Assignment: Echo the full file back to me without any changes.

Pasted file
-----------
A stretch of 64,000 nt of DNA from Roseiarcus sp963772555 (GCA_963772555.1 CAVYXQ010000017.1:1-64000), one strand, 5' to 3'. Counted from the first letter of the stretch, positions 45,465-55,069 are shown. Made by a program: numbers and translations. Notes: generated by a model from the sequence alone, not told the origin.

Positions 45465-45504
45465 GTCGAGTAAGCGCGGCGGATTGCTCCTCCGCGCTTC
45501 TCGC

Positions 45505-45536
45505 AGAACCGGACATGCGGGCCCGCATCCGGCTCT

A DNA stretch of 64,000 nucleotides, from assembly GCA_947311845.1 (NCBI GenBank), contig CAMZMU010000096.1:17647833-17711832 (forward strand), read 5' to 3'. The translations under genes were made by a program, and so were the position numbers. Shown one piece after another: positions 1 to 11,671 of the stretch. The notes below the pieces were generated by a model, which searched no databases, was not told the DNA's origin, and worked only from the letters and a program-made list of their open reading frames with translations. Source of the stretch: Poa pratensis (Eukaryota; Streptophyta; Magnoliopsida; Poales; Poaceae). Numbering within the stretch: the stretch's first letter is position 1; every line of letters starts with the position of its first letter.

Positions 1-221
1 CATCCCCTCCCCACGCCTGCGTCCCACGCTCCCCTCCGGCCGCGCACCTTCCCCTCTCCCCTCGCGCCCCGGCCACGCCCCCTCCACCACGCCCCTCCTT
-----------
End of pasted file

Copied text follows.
A stretch of 64,000 nt of DNA from Roseiarcus sp963772555 (GCA_963772555.1 CAVYXQ010000017.1:1-64000), one strand, 5' to 3'. Counted from the first letter of the stretch, positions 45,465-55,069 are shown. Made by a program: numbers and translations. Notes: generated by a model from the sequence alone, not told the origin.

Positions 45465-45504
45465 GTCGAGTAAGCGCGGCGGATTGCTCCTCCGCGCTTC
45501 TCGC

Positions 45505-45536
45505 AGAACCGGACATGCGGGCCCGCATCCGGCTCT

A DNA stretch of 64,000 nucleotides, from assembly GCA_947311845.1 (NCBI GenBank), contig CAMZMU010000096.1:17647833-17711832 (forward strand), read 5' to 3'. The translations under genes were made by a program, and so were the position numbers. Shown one piece after another: positions 1 to 11,671 of the stretch. The notes below the pieces were generated by a model, which searched no databases, was not told the DNA's origin, and worked only from the letters and a program-made list of their open reading frames with translations. Source of the stretch: Poa pratensis (Eukaryota; Streptophyta; Magnoliopsida; Poales; Poaceae). Numbering within the stretch: the stretch's first letter is position 1; every line of letters starts with the position of its first letter.

Positions 1-221
1 CATCCCCTCCCCACGCCTGCGTCCCACGCTCCCCTCCGGCCGCGCACCTTCCCCTCTCCCCTCGCGCCCCGGCCACGCCCCCTCCACCACGCCCCTCCTT